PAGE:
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agentx5
 2 years ago
Best ResponseYou've already chosen the best response.2a la Chain Rule! :D Do you know it?

Spacelimbus
 2 years ago
Best ResponseYou've already chosen the best response.0If you want you can always replace cos^2(x) with 1sin^2(x), if that's easier for you to derive.

unkabogable
 2 years ago
Best ResponseYou've already chosen the best response.1i didn't know that..

Spacelimbus
 2 years ago
Best ResponseYou've already chosen the best response.0then you have 12sin^2(x) for your new problem

Spacelimbus
 2 years ago
Best ResponseYou've already chosen the best response.0it's still what @agentx5 suggested though,just an algebraic manipulation.

nitz
 2 years ago
Best ResponseYou've already chosen the best response.12cosx(sinx)2sinx(cosx) 2cosxsinx2sinxcosx 4sinxcosx

agentx5
 2 years ago
Best ResponseYou've already chosen the best response.2Tada! \(\large \frac{d}{dx}(\cos^2(x)\sin^2(x))\) \(\large \frac{d}{dx}(\cos^2(x))\frac{d}{dx}(\sin^2(x))\) \(\large 2 cos(x) (\frac{d}{dx}(cos(x)))2 sin(x) (\frac{d}{dx}(sin(x)))\) \(\large 2 \cos(x) \sin(x) 2 \sin(x) \cos(x)\) \(\large 4 \sin(x) \cos(x)\)

agentx5
 2 years ago
Best ResponseYou've already chosen the best response.2See how the \(\frac{d}{dx}\) is carried from the outer function into the inner? \(\large \frac{d}{dx} (x^3)^2 = 2 (x^3)^{21} \cdot \frac{d}{dx} x^3 = 2 (x^3)^{1} \cdot 3x^{31} \frac{d}{dx} x = 6x^5 \ \ \ \ dx\)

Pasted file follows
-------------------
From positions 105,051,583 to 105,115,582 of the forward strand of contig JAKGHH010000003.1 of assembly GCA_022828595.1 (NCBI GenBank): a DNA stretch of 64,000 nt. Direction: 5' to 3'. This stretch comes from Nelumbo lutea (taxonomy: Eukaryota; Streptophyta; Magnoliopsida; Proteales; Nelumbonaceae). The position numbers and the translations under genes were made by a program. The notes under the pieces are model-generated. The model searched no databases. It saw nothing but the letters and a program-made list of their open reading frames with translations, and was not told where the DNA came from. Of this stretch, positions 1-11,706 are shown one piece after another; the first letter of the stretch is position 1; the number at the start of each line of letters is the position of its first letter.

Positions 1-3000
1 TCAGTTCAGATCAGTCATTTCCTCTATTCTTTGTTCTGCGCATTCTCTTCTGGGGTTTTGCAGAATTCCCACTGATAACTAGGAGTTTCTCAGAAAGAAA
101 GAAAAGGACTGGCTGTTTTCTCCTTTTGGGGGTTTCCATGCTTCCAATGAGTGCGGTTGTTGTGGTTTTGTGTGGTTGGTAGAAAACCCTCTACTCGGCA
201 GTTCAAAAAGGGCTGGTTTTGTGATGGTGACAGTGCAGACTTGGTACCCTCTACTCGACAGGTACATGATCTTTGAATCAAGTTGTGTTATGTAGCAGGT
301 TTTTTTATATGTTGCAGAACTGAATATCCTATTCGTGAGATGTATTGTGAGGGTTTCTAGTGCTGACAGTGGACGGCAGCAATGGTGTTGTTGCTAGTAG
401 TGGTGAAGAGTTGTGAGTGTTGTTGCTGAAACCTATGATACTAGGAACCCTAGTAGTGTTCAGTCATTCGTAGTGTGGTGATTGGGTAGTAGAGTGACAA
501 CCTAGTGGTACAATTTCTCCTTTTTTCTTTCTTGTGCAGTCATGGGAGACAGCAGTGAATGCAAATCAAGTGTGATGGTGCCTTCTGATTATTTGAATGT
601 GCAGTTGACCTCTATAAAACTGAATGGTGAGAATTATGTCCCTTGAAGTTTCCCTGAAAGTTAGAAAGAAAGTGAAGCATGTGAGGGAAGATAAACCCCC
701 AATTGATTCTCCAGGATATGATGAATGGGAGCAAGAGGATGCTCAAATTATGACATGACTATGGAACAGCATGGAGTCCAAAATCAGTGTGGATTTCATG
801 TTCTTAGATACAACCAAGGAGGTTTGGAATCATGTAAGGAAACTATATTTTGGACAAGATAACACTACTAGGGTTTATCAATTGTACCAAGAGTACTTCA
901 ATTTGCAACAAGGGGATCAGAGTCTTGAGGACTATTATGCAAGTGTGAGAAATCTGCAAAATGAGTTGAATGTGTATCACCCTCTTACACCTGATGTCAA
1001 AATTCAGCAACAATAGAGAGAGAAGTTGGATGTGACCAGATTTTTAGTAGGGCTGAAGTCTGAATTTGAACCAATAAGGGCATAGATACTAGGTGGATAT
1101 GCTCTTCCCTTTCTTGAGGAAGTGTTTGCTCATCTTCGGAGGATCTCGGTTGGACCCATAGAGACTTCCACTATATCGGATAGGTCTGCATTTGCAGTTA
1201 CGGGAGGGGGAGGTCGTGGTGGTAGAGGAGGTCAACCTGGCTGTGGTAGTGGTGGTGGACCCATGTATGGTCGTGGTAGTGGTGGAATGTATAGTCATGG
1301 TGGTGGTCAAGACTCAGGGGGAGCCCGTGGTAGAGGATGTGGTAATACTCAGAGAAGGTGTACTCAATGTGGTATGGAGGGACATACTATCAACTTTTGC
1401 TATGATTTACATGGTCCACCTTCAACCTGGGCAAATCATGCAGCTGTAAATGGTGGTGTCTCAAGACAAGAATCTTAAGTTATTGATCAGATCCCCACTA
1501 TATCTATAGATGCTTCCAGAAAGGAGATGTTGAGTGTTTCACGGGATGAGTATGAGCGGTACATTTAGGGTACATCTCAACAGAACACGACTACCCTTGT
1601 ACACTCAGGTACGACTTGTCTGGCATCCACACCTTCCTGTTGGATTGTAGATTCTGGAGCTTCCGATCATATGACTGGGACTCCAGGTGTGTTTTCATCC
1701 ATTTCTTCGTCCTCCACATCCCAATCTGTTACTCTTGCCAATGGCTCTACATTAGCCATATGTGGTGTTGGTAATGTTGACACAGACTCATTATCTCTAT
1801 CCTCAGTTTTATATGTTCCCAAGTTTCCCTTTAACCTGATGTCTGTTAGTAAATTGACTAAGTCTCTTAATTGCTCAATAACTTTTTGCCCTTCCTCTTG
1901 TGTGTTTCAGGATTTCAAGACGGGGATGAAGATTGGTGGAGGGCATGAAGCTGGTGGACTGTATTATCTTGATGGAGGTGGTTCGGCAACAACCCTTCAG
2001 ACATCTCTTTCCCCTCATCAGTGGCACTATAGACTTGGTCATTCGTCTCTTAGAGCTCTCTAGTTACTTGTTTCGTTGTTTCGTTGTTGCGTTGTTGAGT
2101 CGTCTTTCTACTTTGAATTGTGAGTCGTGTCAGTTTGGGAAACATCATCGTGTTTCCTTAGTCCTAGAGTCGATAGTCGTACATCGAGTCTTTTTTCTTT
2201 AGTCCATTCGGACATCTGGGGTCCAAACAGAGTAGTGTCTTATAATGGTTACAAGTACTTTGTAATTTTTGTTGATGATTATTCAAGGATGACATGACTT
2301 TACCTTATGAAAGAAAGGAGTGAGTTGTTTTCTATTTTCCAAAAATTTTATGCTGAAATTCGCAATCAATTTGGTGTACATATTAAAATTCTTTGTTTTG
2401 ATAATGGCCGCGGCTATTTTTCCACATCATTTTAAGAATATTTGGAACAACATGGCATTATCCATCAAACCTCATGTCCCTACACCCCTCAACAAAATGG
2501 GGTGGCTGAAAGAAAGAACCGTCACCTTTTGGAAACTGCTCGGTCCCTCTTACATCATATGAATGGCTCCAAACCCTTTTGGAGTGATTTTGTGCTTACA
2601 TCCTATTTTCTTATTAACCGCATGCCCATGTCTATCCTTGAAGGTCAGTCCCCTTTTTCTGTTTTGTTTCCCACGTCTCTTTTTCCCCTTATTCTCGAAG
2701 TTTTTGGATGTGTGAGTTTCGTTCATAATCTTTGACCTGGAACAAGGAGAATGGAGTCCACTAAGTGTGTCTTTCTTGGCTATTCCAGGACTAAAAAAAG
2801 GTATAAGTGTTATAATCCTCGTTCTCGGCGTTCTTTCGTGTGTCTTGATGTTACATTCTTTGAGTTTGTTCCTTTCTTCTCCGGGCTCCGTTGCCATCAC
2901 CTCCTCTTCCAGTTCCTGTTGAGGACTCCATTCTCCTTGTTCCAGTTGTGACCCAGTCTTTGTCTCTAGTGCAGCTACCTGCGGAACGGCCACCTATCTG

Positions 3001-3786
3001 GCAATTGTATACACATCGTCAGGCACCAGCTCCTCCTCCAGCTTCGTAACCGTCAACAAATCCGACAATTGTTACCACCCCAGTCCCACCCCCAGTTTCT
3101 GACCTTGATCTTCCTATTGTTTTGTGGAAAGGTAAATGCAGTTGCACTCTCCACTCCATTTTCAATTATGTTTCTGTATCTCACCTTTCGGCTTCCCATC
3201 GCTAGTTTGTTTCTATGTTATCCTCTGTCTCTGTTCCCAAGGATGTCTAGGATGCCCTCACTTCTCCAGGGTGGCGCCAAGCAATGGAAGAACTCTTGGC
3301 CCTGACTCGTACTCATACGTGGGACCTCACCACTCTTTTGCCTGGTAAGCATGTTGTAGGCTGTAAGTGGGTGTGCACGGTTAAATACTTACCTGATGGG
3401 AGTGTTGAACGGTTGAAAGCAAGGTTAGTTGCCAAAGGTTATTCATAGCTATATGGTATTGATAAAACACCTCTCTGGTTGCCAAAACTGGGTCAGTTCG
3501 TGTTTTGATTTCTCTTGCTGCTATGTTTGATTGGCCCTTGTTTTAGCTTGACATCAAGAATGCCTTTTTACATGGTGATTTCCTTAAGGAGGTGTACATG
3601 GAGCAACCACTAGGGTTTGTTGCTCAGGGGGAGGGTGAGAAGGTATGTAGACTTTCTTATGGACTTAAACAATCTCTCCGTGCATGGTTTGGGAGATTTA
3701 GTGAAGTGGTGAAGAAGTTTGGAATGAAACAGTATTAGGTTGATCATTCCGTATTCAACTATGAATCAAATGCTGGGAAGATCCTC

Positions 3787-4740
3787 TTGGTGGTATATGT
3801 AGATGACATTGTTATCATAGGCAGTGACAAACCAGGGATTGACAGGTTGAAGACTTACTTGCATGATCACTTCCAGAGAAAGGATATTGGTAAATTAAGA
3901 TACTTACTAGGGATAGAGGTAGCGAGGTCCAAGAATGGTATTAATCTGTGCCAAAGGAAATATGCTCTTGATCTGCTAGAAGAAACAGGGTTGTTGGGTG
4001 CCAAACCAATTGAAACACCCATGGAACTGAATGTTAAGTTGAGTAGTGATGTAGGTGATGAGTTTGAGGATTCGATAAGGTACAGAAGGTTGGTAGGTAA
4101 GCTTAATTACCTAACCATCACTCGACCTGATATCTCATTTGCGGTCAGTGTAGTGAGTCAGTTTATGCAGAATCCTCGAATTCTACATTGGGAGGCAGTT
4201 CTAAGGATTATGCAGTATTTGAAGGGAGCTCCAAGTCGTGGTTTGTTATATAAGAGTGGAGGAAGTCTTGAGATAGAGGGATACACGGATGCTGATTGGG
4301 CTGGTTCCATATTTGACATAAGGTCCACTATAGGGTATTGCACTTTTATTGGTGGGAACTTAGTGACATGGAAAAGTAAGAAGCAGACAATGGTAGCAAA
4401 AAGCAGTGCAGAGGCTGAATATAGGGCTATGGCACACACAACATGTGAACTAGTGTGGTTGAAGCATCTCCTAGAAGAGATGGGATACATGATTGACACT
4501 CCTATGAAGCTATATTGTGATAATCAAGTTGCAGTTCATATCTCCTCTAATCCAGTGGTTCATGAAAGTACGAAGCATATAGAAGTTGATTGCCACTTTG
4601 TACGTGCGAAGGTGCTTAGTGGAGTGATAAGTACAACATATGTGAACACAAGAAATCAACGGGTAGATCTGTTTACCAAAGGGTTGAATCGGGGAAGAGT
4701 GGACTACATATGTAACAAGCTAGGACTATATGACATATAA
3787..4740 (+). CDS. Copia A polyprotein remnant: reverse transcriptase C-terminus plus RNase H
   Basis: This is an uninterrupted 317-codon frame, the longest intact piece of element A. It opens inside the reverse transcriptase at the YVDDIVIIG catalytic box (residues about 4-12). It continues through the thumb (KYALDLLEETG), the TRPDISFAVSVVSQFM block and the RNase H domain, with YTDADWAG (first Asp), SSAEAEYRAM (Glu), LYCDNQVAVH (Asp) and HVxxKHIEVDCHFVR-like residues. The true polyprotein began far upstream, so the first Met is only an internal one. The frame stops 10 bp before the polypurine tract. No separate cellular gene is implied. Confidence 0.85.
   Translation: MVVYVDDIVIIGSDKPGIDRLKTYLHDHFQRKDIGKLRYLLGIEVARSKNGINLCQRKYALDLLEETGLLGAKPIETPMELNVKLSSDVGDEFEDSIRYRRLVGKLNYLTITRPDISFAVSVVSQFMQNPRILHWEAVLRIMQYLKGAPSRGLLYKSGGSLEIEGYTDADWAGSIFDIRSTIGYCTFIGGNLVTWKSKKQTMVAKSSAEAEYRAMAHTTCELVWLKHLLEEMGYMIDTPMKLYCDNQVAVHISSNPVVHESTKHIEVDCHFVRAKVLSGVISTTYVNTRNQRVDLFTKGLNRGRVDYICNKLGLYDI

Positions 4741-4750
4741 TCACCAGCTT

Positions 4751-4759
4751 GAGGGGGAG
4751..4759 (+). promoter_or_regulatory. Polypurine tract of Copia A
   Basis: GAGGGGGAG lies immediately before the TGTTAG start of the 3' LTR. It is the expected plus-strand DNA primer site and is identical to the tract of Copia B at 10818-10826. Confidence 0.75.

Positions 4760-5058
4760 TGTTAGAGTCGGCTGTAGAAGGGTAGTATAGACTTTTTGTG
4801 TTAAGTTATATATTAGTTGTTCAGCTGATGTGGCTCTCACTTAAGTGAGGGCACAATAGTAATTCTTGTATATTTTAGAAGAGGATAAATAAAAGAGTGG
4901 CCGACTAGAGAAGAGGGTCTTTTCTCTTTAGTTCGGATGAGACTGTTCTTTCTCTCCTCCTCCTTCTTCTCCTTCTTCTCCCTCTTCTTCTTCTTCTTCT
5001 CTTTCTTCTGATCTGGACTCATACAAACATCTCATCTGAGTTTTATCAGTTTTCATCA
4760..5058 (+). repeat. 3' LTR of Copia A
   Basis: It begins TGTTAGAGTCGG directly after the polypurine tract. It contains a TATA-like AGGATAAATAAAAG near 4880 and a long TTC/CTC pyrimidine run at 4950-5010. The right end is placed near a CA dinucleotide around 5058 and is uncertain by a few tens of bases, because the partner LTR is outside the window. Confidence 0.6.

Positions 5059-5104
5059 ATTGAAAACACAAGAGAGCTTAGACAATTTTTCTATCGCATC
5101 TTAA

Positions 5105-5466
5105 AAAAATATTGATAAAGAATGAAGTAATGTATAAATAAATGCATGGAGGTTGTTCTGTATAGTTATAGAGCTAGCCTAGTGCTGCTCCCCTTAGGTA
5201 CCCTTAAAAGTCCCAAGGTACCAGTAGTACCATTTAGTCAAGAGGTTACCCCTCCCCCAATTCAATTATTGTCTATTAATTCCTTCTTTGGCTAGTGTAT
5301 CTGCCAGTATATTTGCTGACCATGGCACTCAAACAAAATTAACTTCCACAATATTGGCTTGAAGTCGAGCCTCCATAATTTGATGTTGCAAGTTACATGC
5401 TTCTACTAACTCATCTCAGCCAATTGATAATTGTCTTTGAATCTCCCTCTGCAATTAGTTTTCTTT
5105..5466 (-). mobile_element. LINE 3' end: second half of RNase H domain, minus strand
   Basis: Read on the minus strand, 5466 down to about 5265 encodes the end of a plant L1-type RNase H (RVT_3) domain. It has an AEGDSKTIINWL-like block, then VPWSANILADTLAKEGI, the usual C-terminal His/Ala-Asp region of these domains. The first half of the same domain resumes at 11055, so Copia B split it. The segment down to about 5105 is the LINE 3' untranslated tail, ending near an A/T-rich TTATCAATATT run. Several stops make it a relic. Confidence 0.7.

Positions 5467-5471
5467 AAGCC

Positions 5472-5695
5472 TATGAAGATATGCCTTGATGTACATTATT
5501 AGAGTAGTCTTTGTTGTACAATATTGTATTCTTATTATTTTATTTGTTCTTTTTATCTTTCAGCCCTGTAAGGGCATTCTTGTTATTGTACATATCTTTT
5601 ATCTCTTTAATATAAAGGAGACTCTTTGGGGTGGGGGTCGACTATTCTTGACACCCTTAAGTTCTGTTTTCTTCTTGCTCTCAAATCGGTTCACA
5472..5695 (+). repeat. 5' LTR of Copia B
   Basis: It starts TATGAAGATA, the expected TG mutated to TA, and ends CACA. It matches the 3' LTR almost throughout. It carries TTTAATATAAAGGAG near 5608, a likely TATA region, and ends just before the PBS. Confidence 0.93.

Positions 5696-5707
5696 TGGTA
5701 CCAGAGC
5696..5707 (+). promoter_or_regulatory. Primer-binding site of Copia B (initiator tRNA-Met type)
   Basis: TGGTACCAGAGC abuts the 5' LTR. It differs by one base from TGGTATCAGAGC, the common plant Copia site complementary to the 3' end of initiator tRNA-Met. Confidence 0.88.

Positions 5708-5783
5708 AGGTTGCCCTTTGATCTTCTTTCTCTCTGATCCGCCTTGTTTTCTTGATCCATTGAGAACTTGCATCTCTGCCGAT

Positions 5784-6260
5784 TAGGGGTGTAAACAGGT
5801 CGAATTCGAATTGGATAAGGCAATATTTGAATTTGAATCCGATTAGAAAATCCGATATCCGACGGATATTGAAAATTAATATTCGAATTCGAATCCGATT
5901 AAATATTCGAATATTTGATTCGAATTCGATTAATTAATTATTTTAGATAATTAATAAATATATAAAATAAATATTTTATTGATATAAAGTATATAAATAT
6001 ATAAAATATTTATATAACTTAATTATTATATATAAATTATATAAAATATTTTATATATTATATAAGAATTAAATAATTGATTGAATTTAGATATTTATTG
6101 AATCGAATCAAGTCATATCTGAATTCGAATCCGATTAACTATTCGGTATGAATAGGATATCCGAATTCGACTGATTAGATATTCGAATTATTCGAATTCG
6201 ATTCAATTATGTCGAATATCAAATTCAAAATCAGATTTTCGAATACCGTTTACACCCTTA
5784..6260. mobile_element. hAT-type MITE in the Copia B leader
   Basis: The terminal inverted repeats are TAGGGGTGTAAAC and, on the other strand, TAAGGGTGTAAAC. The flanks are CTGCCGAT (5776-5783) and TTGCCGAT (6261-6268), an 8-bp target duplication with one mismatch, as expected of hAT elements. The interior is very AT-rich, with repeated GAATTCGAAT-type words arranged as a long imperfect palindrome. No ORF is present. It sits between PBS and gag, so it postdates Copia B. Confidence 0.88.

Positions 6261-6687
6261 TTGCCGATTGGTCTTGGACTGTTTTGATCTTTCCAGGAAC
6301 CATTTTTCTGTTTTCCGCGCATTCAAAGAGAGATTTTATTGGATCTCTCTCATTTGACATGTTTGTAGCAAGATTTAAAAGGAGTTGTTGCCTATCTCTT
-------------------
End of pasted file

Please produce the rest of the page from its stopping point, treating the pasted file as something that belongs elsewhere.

unkabogable
 2 years ago
Best ResponseYou've already chosen the best response.1and...voila!! thanks! I'm a fan!!

agentx5
 2 years ago
Best ResponseYou've already chosen the best response.2It's the same exact thing, just with sine & cosine instead of exponents or whatever. Nested functions within functions, chain rule. Make sense?

agentx5
 2 years ago
Best ResponseYou've already chosen the best response.2In my mind, I treat the derivative as an operand, like a special form of multiplication/division or whathaveyou

agentx5
 2 years ago
Best ResponseYou've already chosen the best response.2Granted that's not TECHNICALLY what it is, but you can "distribute" across added/subtracted terms and it applies into nested functions with the chain rule... Chain Rule: for: \[u^n \] then: \[(n*u^{n1})*\frac{d}{du}u\] Do the power rule, then take the derivative of what's inside the "shell"/"layer"/"whatever"

agentx5
 2 years ago
Best ResponseYou've already chosen the best response.2Learn it well @unkabogable ! It's kind of critical in all Calculus levels (and it only get more complex).
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